Virtual Palm Sunday Service – March 28, 2021

8:30 am

March 28, 2021

Palm Sunday - Virtual Service

Welcome to virtual church!

Each Sunday morning we will be sending an email to everyone in the congregation for whom we have email addresses, offering an abridged Sunday morning service — “virtual church.” For the latest news and updates from Walton, please check our Facebook page, Instagram and website.

Please contact office@waltonmemorial.com if you would like to be added to our email list.

Sunday Service Video (30+ minutes followed by the hymns)

Today’s service will be offered in 2 formats – video and text. If you wish, you can download and print the service from this document – link – or you can read the complete service below.

The hymn-sing is at the end.


Announcements

• Tax preparation for people with modest incomes: The Walton Tax Clinic will be starting up again on March 1st, 2021, as part of the Walton Outreach Committee. Due to COVID precautions, we will manage with an “exchange of documents” in the Walton parking lot and follow-up telephone calls. If you have an interest in having us assist you, please call: 905-631-6188
• Children and youth are invited to view this week’s virtual Sunday School lesson online. This week our fun Easter Eggs-periments continue!
Givings envelopes – A reminder if you have not yet picked up your 2021 givings envelopes, please do so at your earliest convenience. Please call the church office before coming by to make sure someone will be here. If you are unable to pick them up please let the office know and we would be happy to arrange delivery to your home.
•  Walton’s prayer chain is open. Confidential prayers requests can be sent to office@waltonmemorial.com
•  If you need Rev. Jim for a pastoral emergency, please email him directly at jamescgillwuc@gmail.com


Welcome

Good morning and welcome to Palm Sunday. Here we are on Bronte Beach on our Lenten path.

We have been walking our Lenten path from the Sovereign House across the Bronte bluffs. Now we are here on the beach, and we are heading towards the lighthouse.

But, I forgot to bring something with me, Val. (Val hands Jim some palm fronds.) Want some?
Well, that too. But what else did I forget? (Val shrugs her shoulders.)

My rubber boots. I forgot my rubber boots, I’m sorry! I can’t get over to the island without my rubber boots. Well, that is a little sorry, but today our next step is an important part of the Lenten journey. It is forgiveness.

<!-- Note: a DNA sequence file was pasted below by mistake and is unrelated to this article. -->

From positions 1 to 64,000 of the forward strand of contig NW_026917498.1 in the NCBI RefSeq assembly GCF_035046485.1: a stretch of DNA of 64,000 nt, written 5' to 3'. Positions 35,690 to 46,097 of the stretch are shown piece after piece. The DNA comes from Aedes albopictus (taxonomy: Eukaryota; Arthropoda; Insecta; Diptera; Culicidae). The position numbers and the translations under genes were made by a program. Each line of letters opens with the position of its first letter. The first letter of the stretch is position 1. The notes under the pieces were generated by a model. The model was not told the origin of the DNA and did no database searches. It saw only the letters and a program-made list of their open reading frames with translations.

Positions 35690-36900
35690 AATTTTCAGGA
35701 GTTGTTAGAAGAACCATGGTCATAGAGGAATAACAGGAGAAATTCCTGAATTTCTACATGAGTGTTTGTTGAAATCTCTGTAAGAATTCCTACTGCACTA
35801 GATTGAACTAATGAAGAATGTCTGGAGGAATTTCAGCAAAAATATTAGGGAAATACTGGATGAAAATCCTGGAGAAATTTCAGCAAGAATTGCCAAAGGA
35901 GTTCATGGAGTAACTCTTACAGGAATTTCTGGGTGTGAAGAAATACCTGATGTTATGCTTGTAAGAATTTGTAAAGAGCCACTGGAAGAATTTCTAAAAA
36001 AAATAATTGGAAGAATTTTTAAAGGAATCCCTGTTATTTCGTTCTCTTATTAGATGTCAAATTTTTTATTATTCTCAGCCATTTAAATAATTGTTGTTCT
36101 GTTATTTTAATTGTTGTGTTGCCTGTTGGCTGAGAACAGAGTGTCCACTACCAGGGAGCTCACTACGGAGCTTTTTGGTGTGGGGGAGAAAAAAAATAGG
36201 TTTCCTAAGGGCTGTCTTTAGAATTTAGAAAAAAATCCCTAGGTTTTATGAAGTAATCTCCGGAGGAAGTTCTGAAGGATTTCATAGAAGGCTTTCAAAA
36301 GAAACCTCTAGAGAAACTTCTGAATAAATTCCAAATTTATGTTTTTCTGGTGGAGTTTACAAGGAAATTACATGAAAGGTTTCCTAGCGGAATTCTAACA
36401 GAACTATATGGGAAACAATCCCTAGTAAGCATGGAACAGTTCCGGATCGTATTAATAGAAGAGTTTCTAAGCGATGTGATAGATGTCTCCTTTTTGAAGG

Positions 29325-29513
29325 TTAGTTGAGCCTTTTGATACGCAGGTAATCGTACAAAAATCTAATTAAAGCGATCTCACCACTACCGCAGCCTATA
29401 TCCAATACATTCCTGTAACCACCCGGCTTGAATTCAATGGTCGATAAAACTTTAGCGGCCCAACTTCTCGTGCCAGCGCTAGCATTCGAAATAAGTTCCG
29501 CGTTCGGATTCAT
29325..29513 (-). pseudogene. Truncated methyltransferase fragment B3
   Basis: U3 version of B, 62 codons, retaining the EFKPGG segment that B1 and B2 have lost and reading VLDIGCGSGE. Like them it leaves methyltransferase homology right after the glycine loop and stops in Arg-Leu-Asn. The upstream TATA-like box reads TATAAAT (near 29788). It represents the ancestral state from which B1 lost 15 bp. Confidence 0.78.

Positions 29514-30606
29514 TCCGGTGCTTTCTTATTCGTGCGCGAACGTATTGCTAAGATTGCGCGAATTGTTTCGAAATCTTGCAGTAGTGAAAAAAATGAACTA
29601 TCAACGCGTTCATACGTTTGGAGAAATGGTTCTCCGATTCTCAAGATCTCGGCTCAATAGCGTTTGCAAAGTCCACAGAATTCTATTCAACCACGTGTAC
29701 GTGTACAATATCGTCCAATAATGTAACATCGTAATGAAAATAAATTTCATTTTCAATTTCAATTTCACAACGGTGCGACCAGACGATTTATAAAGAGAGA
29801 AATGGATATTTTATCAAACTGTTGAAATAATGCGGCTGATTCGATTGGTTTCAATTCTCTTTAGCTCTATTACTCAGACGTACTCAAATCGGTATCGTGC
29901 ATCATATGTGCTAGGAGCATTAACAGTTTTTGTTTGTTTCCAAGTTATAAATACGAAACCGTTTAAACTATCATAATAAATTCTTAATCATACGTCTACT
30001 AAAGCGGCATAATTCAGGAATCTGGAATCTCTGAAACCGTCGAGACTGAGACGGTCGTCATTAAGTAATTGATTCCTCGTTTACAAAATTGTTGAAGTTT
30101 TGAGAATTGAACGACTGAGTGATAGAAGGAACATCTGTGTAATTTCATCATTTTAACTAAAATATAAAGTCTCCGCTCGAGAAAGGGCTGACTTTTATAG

Forgiveness. That’s a hard one, forgiveness.

I’m sure you forgive me for not bringing my rubber boots.

Oh yes, definitely.

There is so much to remember to bring with us when we are doing the videoing.

Forgiveness is at the heart of the Christian message. We think of Jesus on the cross. He said, “Forgive them, for they know not what they do.” What a powerful example for us of forgiveness. To forgive one another and to forgive ourselves.

So will you join us as we take the next step on the Lenten Journey along the path? Let us worship.

Call to Worship

On this Palm Sunday, we remember the crowd that eagerly awaited the coming of Jesus.
Hosanna!
Oh, how we wish we could be standing in a crowd. In time we will!

Jesus entered the city, riding on a donkey, fulfilling prophecy.
Hosanna!
How we wish we could go to another city, outside of our homes, out of our safety areas. In time we will.

There was joy in that parade of palm branches.
Hosanna!

There is joy in this time as well. We are healthy; we are safe. We have food, water, heat, and a place where we are safe and cared for. Vaccines are being given out. We have hope! We will be able to gather again in common worship, and our church will be able to safely open again…in time.
Hosanna!

Holy Week begins today. Let us praise our Saviour. Today and every day.
Blessed is the One who comes in the name of the Lord!
Hosanna! Hosanna! Hosanna!

Anthem: “Hosanna!”

Opening Prayer

Loving God, you love parades and parties. We know many Bible stories which celebrate wonderful, exciting, joyous times. Jesus loved to feast and celebrate with friends and he even described God’s kingdom as a great banquet.

This year we have found out the real value of those special times, and we really do miss those times of gathering together to celebrate to realize that we too, would change all that if we could. Would we join in on the celebration today? It has been so long; of course, we would.

But remember there were those who were jealous of Jesus and they wanted to kill him. Jesus broke the rules by eating and celebrating with the outcasts and the sinners. Would that be me and you?